Transcript and a beautiful reading here.

(via betype)

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March 20, 2014
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March 8, 2014
I have not read most of the big 19th-century novels that people consider “essential,” nor most of the 20th-century ones for that matter. But this does not embarrass me. There are many films to see, many friends to visit, many walks to take, many playlists to assemble and many favorite books to reread. Life’s too short for anxious score-keeping. Also, my grandmother is illiterate, and she’s one of the best people I know. Reading is a deep personal consolation for me, but other things console, too.
Teju Cole, “By the Book” in The New York Times. (via clairefoley)
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March 7, 2014
Whether you more strongly feel the monumental significance of tiny things or the massive void between them depends on who you are, and how your brain chemistry is balanced at a particular moment. We walk around with miniature, emotional versions of the universe inside of us.
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March 6, 2014
I’m always soft for you, that’s the problem. You could come knocking on my door five years from now and I would open my arms wider and say ‘come here, it’s been too long, it felt like home with you.’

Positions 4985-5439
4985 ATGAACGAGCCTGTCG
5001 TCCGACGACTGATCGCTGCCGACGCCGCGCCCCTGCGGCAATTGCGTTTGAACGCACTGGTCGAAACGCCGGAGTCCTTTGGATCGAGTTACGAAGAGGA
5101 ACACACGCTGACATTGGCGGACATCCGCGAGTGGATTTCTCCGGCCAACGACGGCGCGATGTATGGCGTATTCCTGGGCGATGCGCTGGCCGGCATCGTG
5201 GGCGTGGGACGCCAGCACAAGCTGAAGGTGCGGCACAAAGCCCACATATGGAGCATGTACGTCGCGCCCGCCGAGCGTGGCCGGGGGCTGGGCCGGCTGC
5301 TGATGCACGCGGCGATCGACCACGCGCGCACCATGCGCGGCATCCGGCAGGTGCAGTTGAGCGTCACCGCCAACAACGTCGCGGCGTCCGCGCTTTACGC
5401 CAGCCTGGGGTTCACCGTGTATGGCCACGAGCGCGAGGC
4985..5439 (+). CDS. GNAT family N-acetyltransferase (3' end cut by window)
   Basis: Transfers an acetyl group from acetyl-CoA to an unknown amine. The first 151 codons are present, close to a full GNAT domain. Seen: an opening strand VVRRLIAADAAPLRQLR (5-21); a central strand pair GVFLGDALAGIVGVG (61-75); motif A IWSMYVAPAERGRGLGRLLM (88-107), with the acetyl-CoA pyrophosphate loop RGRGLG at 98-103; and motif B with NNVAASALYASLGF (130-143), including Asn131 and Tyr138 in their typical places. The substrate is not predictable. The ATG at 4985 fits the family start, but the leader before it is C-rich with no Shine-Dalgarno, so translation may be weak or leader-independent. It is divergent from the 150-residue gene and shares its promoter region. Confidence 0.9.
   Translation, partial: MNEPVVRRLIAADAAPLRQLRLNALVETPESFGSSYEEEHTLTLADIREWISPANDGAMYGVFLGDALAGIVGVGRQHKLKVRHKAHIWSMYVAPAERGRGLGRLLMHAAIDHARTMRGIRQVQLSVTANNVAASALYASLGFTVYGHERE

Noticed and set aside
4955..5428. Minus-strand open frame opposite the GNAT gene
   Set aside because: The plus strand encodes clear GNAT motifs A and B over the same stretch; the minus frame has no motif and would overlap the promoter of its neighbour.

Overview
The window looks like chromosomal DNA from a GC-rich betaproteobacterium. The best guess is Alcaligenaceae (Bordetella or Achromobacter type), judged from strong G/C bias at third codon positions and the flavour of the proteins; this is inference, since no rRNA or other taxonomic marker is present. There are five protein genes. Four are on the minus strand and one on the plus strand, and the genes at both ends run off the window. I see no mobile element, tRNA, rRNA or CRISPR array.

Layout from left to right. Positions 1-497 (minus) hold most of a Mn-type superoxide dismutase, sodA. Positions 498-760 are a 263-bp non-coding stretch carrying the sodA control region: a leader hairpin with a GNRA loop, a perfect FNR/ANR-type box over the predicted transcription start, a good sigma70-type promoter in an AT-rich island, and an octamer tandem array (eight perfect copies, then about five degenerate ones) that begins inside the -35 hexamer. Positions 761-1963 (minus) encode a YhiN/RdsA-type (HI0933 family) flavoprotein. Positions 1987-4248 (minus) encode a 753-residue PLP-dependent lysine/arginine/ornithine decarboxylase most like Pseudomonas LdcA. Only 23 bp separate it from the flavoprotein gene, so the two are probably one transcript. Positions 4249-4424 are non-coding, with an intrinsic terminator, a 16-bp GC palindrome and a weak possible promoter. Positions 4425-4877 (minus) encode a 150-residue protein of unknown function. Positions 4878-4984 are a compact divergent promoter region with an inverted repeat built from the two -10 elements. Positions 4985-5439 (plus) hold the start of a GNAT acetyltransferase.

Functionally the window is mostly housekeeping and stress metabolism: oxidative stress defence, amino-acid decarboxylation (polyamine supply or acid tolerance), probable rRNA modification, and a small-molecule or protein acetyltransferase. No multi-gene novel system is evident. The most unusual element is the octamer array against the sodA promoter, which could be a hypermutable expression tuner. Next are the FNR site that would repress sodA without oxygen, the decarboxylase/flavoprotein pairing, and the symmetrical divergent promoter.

Azra.T “My Heart is Full of Open Windows.” (via 5000letters)

(via godloveslaughter)

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March 5, 2014
Doing what men want is appeasement. Feminism is resistance. Appeasement and resistance are opposing forces; the more you do of one, the less you can do of the other. That’s why these groups are insidious; they divert feminist energy into meaningless acts that only serve male interests.

Men don’t care if you write incendiary messages of revolt all over your naked body, as long as they get to see that body. When they hear you call yourself a slut, they won’t know that you’re being ironic and that you’ve reclaimed the word. And they won’t care, because irony is just another flavor of appeasement. They’ll call you a slut in a totally non-ironic, non-reclaimed way. And they’ll insist that insulting you is okay because you’re doing it to yourself.

We all have to appease in one way or another to survive, but let’s not confuse that behavior with feminist activism. It’s not. Let’s do as little of it as we can get away with, and as much resistance as we are capable of.

M.K. Hajdin in “Nakedness isn’t activism – here’s why” (via mikroblogolas)

Just because something is empowering to you as an individual doesn’t mean it’s not also upholding the patriarchy at the same time.

(via suchsharpteeth)

(via andreagoldston)

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March 4, 2014
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It’s a mystery of human chemistry and I don’t understand it, some people, as far as their senses are concerned, just feel like home.
Nick Hornby, High Fidelity (via thoughtsdetained)